CHICAGO (AP) Creighton forward Justin Patton has been fielding all kinds of questions at the NBA draft combine.
For example, does he slow down or speed up at a yellow light? The Minnesota Timberwolves wanted to know.
“I said, `It depends on where I’m going,”‘ he said.
That’s a big unknown for a 7-footer who went from having one Division I scholarship offer to turning pro after his redshirt freshman season. He’s projected as a middle or late first-round pick, and the combine sure is a big deal for him as he tries to boost his draft stock.
It just doesn’t have quite the shine it did in the past, with the stars skipping it altogether, participating on a limited basis or showing up only to interview with teams.
Eight-time All-Star and 2014 MVP Kevin Durant even told ESPN on Wednesday that the top prospects should take a pass on the combine. He recalled a rough experience in 2007 when he was 19 and turning pro after one year at Texas.
Durant remembered strength coaches laughing when he couldn’t bench press 185 pounds. He didn’t do great in the vertical leap or sprint even though he was known for his superior athleticism. Durant told ESPN all he wanted to do was pick up a basketball and show his skills on the court.
If the combine hurt his stock, it didn’t drop too far. Durant was drafted by the Seattle SuperSonics with the No. 2 pick after Portland took Greg Oden and went on to become one of his generation’s best players.
“The league has done everything it can to try promote all the players to be here, but the agents have control over the player,” said John Paxson, the Chicago Bulls’ executive vice president of basketball operations. “As long as that’s the situation, they can dictate what the player does or doesn’t do in these settings.”
Top players need to weigh the risks and rewards, of course. And along those lines, Kentucky coach John Calipari believes Durant has a point.
“If you think there’s anything here that would hurt you, don’t come,” he said. “If you think there’s anything here that would help you, come. If you have to play to help yourself, come. If it doesn’t help you – playing- then don’t play. This is for these kids. My job is to protect my guys. The job of these NBA teams is to get as much information as they can to make a great pick. They would like to see every one of them play five-on-five, do all the (drills). It’s not the way it is for these kids.”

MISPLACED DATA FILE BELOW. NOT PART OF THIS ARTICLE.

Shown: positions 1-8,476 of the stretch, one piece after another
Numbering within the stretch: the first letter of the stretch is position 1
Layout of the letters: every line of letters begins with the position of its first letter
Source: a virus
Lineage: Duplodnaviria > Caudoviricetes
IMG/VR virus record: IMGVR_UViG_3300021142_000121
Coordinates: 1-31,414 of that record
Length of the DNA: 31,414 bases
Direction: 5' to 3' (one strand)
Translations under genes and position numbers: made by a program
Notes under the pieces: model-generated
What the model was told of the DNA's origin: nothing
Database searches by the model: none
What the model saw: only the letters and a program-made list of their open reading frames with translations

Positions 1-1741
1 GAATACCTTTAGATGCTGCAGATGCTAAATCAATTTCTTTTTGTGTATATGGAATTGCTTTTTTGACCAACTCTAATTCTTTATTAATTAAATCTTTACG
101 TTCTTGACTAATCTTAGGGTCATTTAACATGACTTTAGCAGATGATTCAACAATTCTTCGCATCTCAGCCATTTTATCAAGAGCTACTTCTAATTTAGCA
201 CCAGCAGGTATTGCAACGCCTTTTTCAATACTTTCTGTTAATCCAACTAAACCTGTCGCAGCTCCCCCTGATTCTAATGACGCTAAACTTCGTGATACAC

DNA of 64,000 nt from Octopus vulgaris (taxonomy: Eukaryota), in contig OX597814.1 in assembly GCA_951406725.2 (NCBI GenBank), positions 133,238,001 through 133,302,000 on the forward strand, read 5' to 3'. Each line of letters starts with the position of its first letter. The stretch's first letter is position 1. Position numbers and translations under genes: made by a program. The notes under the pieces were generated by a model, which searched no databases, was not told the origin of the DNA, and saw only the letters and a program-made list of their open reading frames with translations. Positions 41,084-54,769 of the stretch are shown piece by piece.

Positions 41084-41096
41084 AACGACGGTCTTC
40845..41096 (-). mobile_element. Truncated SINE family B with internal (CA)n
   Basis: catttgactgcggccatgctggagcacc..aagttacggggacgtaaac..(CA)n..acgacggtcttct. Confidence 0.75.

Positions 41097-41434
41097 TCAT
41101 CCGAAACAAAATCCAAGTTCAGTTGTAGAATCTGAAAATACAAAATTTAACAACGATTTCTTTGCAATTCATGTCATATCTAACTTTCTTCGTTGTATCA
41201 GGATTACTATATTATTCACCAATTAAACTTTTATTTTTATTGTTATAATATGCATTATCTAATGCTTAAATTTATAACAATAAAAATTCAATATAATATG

Calipari said he has never advised a player to skip the event. But he has told them not to play, for example, if they have nothing to gain.
Paxson said he can understand top prospects skipping certain aspects of the combine. But he doesn’t understand missing it entirely.
“To not go through medical and some of the athletic testing, you don’t have that in football,” he said.
Even so, there still is value in the combine even if the top prospects are skipping it. Teams get to see players in an intense setting that can’t necessarily be replicated in workouts at their practice facilities. They’re getting face time with prospects. And players looking to move up in the draft or into it are getting a showcase.
“I know that the league does a good job of evaluating (the combine),” Paxson said. “Every time we have a combine, they look at ways to improve it. They want it to be a valuable tool for us as well.”
North Carolina’s Justin Jackson isn’t playing. But he’s getting a chance to convey just who he is, to make connections and show just how important basketball is to him. He ranks it right behind his faith and family.
“I’m able to show myself, show who I really am and kind of start building relationships around the league,” he said. “You walk into the lobby and you have no idea who might be in there.”
UCLA’s TJ Leaf felt he had some things to prove through the tests. And some teams had a big question for him – a $495 question. Would he buy Ball’s basketball shoes?
“I’m not going to be buying one,” he said. “If Lonzo would send me one, I’d definitely try it on and I’d wear it a little bit. But I’m not gonna be buying one.”